TELL A SIMPLE STORY
The National Law Journal publishes articles about lawyers who have won substantial cases with their advice about trying the case. One case involved attorney Roman Silberfeld who represented a plaintiff involved in the TV show Who Wants to be a Millionare? His corporate client claimed it was due $250 Million under a profit sharing agreement. The suit claimed that Disney entities and others involved in the venture had pocketed profits and claimed, under the agreement, the arrangement with his client actually lost money. The main issue was the contract that had been signed.
The article says that out of the thousands of documents, Silberfeld reduced the number to what he saw as the ten most important documents in the case. He says:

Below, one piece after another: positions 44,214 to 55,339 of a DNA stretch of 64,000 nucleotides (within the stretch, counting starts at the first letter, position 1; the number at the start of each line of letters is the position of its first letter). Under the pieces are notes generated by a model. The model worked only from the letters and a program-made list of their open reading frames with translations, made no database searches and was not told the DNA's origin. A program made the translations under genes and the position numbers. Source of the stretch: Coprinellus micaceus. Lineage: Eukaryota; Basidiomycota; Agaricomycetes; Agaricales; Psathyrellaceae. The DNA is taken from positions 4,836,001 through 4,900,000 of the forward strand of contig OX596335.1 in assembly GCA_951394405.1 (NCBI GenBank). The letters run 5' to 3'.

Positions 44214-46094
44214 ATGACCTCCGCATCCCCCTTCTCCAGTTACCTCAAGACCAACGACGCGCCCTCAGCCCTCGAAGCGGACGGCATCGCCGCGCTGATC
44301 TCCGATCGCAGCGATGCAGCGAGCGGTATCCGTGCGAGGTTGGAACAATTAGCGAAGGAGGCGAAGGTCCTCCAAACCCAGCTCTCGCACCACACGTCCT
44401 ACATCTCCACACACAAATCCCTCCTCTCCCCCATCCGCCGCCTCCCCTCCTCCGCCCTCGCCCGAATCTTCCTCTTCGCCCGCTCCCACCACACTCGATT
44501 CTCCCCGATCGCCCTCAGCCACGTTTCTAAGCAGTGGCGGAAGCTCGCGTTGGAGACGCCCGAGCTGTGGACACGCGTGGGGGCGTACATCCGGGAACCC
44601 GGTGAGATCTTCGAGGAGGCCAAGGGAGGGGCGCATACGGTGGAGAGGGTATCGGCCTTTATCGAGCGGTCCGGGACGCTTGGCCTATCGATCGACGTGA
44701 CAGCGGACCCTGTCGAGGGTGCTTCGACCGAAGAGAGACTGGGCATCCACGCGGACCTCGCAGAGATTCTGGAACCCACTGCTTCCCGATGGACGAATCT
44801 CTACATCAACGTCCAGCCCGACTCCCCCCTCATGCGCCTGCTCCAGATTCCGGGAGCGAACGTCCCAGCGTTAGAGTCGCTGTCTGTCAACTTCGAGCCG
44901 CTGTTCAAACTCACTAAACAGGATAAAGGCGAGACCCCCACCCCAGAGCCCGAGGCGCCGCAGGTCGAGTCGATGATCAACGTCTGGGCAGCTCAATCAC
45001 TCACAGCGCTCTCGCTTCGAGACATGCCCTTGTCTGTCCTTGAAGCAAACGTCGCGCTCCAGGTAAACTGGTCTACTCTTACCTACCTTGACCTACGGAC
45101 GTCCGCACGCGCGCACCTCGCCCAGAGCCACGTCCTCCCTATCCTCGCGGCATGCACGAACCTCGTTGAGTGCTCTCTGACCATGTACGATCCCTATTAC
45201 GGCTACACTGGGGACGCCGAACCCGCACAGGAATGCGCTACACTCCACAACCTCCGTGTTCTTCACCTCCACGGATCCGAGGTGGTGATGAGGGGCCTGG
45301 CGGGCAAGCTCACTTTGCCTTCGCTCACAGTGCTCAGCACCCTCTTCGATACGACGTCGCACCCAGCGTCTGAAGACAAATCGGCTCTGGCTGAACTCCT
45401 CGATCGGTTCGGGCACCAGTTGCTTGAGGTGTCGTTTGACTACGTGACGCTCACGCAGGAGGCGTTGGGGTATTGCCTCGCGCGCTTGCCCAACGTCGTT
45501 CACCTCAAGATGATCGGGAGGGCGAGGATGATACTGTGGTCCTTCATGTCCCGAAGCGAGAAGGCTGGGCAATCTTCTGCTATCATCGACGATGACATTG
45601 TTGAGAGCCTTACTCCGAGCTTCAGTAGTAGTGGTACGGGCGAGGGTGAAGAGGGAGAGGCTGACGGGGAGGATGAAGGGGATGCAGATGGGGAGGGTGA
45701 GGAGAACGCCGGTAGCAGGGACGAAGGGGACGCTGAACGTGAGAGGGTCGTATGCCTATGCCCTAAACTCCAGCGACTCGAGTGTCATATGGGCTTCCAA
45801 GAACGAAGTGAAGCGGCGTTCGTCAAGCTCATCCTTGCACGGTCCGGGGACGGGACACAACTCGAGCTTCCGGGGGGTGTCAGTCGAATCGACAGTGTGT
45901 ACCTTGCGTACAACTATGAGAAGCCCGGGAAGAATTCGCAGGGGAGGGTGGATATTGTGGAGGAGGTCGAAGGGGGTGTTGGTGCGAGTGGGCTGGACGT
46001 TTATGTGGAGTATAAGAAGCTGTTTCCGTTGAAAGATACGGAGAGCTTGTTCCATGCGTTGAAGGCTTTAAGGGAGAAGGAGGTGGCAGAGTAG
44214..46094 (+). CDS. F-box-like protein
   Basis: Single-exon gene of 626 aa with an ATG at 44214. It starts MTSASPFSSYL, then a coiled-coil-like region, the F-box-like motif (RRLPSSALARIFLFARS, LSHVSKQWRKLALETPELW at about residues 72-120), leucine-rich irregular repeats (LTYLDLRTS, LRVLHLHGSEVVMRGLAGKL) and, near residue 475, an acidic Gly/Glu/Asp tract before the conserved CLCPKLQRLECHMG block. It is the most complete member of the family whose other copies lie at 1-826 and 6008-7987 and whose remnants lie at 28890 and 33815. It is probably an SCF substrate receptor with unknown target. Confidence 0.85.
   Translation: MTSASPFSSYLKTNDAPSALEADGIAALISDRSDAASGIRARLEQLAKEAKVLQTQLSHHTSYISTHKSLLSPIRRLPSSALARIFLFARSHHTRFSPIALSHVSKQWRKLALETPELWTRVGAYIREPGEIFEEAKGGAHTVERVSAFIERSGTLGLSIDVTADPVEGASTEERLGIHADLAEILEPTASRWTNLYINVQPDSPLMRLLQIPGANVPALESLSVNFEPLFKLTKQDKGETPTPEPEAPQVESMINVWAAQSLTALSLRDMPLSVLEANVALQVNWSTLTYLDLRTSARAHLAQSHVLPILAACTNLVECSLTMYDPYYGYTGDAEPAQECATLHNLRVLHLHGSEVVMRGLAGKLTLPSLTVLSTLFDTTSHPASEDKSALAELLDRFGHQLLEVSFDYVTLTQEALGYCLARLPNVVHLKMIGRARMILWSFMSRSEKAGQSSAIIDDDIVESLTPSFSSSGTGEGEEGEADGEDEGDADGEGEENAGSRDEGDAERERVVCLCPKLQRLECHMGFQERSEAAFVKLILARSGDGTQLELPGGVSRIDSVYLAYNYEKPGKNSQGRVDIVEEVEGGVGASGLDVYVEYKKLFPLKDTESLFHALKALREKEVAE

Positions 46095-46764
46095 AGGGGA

“Everyone of those documents was blown up on storyboards and television screens around the courtroom. Each one was put in a binder that the jurors had in front of them.
Most of the witnesses were called from Disney. The verdict was $269 Million plus $50 million in prejudgment interest. The lawyer’s advice was:
- Tell a simple story
- Make sure you don’s lose credibility with the judge or jury
- Treat witnesss with respect
- Don’t overwhelm the jury. use no more then 10 – 15 key documents
This seems to me to be excellent advice for all of us.